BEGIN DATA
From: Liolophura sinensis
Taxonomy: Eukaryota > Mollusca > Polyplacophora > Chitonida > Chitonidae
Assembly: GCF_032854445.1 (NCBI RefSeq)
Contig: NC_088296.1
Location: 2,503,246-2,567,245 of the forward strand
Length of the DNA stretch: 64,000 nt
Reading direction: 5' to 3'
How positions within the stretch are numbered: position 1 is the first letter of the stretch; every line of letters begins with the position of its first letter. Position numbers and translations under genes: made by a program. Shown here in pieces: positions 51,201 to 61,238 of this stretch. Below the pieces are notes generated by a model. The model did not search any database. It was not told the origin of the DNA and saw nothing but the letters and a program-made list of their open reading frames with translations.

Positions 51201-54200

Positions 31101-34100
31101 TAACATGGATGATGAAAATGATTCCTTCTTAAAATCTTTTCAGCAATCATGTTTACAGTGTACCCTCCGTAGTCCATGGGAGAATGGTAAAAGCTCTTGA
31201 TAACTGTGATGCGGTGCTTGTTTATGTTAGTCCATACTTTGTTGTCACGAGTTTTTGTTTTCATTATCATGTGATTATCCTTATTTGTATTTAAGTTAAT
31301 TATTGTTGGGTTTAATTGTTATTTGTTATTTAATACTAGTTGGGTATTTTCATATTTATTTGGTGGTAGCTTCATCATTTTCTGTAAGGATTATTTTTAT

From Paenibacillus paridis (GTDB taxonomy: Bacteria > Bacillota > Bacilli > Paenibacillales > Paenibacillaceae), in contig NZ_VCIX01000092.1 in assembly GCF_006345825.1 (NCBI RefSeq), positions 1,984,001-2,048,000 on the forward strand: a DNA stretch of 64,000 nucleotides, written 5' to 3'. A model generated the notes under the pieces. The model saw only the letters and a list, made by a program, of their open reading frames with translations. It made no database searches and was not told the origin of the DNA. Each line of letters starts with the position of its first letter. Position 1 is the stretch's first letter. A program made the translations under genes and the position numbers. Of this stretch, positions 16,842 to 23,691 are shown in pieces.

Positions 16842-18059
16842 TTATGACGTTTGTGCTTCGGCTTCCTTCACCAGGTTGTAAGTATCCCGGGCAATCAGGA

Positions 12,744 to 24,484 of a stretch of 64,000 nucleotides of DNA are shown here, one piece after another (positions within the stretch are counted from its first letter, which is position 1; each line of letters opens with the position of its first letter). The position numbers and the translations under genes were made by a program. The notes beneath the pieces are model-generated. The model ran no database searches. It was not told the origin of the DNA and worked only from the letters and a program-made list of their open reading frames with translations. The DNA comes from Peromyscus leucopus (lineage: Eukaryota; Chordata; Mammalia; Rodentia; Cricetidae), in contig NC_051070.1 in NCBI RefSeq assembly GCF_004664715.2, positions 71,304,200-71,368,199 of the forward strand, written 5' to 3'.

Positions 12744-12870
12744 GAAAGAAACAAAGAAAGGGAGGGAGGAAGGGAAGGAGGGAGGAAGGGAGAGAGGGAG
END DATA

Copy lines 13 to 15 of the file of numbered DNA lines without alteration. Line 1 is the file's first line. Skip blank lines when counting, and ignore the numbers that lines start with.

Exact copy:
31301 TATTGTTGGGTTTAATTGTTATTTGTTATTTAATACTAGTTGGGTATTTTCATATTTATTTGGTGGTAGCTTCATCATTTTCTGTAAGGATTATTTTTAT

From Paenibacillus paridis (GTDB taxonomy: Bacteria > Bacillota > Bacilli > Paenibacillales > Paenibacillaceae), in contig NZ_VCIX01000092.1 in assembly GCF_006345825.1 (NCBI RefSeq), positions 1,984,001-2,048,000 on the forward strand: a DNA stretch of 64,000 nucleotides, written 5' to 3'. A model generated the notes under the pieces. The model saw only the letters and a list, made by a program, of their open reading frames with translations. It made no database searches and was not told the origin of the DNA. Each line of letters starts with the position of its first letter. Position 1 is the stretch's first letter. A program made the translations under genes and the position numbers. Of this stretch, positions 16,842 to 23,691 are shown in pieces.

Positions 16842-18059